Monday 1 October, 2012 — Monthly Climate Summary for Australia — Product Code IDCKGC1A00
A warm month for Australia, with maximum temperatures nationally the third highest in 63 years of record. Minimum temperatures were generally closer to normal, with parts of the west and far south above normal, and parts of the north and east below normal.
Rainfall was generally below average across most of the southern mainland, although not exceptionally so, with Tasmania and southwest Western Australia average to above average. Most of northern Australia had a dry month, as is typical during their dry season, with a few showers over the last two days of September.
September maximum temperatures averaged across Australia were very warm, with a national anomaly of +1.94 °C, ranking as the third warmest September of 63 years. All of the States were well above average for the month, with WA fourth warmest (1.96 °C above average), SA sixth warmest, both NSW and Queensland ninth, and the NT tenth in 63 years of records.
Generally, most areas of the country recorded an above average month for maximum temperatures, with most of the Australian mainland more than 1 °C above the historical average (1961-1990). An area encompassing central WA, stretching across SA and parts of the NT, to southwest Queensland and NSW, recorded temperatures more than 2 °C above normal. An area near Broome in WA, and the central Top End of the NT experienced their warmest September on record.
Overnight temperatures were generally closer to normal, with some regional variation. For Australia as a whole, temperatures were 0.42 °C above normal, which ranks as the midpoint of records (32nd coolest of 63 years). While none of the States ranked in the top or bottom ten of historical records, NSW and the Murray Darling Basin experienced their coolest September minimum temperatures since 1994 (18 years).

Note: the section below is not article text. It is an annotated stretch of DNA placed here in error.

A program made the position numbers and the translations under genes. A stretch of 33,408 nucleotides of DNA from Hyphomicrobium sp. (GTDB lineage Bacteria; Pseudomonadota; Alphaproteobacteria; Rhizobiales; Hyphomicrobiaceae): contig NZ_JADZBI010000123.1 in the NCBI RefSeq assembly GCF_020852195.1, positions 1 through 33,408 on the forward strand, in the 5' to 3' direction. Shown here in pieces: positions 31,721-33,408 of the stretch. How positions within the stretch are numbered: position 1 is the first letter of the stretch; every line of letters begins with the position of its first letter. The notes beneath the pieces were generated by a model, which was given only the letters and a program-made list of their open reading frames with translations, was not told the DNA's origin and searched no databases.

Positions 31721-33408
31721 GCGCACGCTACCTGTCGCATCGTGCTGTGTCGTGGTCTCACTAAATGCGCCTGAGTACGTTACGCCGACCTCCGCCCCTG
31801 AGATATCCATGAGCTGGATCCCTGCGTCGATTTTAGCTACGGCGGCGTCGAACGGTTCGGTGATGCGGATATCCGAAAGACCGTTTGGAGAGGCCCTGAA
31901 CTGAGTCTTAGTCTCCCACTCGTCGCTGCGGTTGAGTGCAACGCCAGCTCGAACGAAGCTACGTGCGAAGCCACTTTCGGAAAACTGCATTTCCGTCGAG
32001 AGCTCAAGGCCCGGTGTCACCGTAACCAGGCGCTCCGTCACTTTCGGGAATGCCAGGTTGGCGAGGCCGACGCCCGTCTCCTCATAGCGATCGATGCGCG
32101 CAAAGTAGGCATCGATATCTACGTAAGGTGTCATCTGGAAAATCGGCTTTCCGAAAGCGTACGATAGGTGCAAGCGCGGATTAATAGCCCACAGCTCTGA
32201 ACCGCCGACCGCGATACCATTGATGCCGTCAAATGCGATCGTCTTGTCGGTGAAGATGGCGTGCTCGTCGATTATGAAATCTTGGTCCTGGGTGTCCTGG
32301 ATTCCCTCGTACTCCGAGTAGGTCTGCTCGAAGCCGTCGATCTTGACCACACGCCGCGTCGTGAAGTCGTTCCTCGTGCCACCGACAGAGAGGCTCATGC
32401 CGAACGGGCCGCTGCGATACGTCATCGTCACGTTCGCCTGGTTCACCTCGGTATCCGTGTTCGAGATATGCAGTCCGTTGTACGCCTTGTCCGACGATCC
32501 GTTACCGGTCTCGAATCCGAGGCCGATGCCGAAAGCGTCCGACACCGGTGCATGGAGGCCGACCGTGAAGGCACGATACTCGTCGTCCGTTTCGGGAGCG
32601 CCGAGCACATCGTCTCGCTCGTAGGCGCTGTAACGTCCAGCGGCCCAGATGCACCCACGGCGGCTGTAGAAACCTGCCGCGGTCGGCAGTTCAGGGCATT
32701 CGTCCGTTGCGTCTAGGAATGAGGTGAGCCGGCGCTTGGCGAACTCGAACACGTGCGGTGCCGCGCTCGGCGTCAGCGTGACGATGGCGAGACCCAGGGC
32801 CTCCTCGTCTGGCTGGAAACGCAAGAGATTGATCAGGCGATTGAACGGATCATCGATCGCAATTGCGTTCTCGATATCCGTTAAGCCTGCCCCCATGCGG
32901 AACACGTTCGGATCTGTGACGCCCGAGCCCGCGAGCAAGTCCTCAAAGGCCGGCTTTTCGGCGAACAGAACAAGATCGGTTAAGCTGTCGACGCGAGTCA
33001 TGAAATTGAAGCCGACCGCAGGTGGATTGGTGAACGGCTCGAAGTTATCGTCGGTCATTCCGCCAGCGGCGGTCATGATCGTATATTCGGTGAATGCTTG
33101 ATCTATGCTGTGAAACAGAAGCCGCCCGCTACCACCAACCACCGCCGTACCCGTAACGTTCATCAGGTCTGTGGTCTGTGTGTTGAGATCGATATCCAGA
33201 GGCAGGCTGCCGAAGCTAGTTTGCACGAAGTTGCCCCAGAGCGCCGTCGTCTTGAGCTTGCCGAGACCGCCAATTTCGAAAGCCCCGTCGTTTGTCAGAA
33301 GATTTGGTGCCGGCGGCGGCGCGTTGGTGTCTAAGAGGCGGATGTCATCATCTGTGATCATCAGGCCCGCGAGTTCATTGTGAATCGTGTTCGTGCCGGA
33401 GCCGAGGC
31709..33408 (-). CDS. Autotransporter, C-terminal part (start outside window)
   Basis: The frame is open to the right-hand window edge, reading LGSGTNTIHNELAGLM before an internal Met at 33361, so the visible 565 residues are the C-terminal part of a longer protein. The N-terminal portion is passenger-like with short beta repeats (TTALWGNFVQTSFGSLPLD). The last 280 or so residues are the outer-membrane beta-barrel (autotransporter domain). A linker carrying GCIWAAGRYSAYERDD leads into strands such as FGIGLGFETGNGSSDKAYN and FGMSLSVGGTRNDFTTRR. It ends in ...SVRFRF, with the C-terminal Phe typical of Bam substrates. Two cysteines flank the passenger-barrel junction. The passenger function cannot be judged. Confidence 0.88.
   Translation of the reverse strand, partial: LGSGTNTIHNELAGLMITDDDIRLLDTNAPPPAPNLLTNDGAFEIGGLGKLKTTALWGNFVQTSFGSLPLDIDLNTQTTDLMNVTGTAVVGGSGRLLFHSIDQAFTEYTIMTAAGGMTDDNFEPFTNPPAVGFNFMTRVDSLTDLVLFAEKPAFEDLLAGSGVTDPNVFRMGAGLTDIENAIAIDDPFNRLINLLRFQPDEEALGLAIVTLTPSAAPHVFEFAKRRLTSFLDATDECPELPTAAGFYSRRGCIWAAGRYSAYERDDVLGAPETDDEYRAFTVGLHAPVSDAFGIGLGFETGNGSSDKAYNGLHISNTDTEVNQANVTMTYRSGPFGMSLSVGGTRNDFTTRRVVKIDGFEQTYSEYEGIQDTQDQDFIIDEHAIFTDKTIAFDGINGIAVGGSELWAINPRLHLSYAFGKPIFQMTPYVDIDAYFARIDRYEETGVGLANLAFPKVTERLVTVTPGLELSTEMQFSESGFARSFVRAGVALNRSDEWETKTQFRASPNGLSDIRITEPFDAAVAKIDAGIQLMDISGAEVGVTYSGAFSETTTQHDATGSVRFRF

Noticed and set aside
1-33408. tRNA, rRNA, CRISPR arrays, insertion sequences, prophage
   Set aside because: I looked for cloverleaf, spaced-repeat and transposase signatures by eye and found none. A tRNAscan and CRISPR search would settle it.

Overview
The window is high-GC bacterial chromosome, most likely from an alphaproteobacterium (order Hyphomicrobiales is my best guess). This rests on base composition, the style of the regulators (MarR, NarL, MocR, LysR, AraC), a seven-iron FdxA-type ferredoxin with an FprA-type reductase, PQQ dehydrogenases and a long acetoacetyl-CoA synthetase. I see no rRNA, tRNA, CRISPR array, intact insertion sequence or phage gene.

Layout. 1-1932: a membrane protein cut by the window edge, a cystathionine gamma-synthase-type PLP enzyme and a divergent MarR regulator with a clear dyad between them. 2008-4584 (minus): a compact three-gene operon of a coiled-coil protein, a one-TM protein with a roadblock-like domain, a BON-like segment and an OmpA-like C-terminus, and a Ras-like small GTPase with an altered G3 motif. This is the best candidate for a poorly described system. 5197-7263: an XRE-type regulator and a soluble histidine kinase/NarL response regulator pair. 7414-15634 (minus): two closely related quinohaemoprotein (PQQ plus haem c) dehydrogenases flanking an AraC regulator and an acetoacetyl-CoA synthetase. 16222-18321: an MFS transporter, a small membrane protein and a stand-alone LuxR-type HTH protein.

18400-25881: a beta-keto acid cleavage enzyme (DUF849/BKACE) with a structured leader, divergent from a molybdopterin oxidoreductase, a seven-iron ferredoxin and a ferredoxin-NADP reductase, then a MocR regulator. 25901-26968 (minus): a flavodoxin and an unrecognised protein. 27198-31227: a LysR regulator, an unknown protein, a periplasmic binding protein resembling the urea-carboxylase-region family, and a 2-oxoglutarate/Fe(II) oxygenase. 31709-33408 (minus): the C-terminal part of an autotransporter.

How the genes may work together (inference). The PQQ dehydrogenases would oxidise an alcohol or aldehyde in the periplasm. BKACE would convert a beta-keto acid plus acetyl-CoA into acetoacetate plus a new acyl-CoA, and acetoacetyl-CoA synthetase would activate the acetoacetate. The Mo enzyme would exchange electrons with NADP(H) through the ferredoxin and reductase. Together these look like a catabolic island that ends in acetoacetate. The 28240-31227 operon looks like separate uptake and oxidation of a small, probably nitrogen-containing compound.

An area extending from the Pilbara coastline in WA across to the southwest NT, as well as small areas near Geraldton and Eucla in WA were all more than 1 °C above normal for the month. The majority of these areas were in decile 10 (i.e., warmest 10% of records). Areas cooler than 1 °C below normal included the northern Kimberley in WA, the western Top End of the NT, the Flinders Ranges in SA, and parts of Queensland and NSW. Small parts of these areas were in decile 1.
September temperatures towards the end of the month were particularly warm. A number of sites broke their warmest daily maximum temperatures (the greatest occurrence of record highs was on the 27th), in parts of the NT, WA and SA. While no daily records were broken in Victoria, Mildura Airport recorded the State's second warmest September daily temperature, with 36.4 °C on the 27th (Victorian record is 37.4 °C, recorded at Mildura Airport in 2003). Likewise, on the 28th, a large area of western NSW, and neighbouring areas over the NSW border experienced their warmest September daily overnight temperature. Ivanhoe Airport in NSW recorded the State's second warmest September daily overnight temperature, with 25.6 °C on the 28th (NSW record is 25.8 °C, recorded at Bourke Airport in 2003).
|Areal average temperatures|
|Maximum Temperature||Minimum Temperature|
(out of 63)
(out of 63)
|Australia||61||+1.94||3rd highest; record is +2.49 (1980)||32||+0.42|
|New South Wales||55||+2.18||17||−0.54||Lowest since 1994|
|Western Australia||60||+1.96||4th highest; record is +2.25 (1980)||54||+1.05|